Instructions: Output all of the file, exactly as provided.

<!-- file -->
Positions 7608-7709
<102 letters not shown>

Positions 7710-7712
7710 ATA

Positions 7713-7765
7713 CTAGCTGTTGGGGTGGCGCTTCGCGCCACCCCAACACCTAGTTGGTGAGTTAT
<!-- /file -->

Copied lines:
Positions 7608-7709
<102 letters not shown>

Positions 7710-7712
7710 ATA

Positions 7713-7765
7713 CTAGCTGTTGGGGTGGCGCTTCGCGCCACCCCAACACCTAGTTGGTGAGTTAT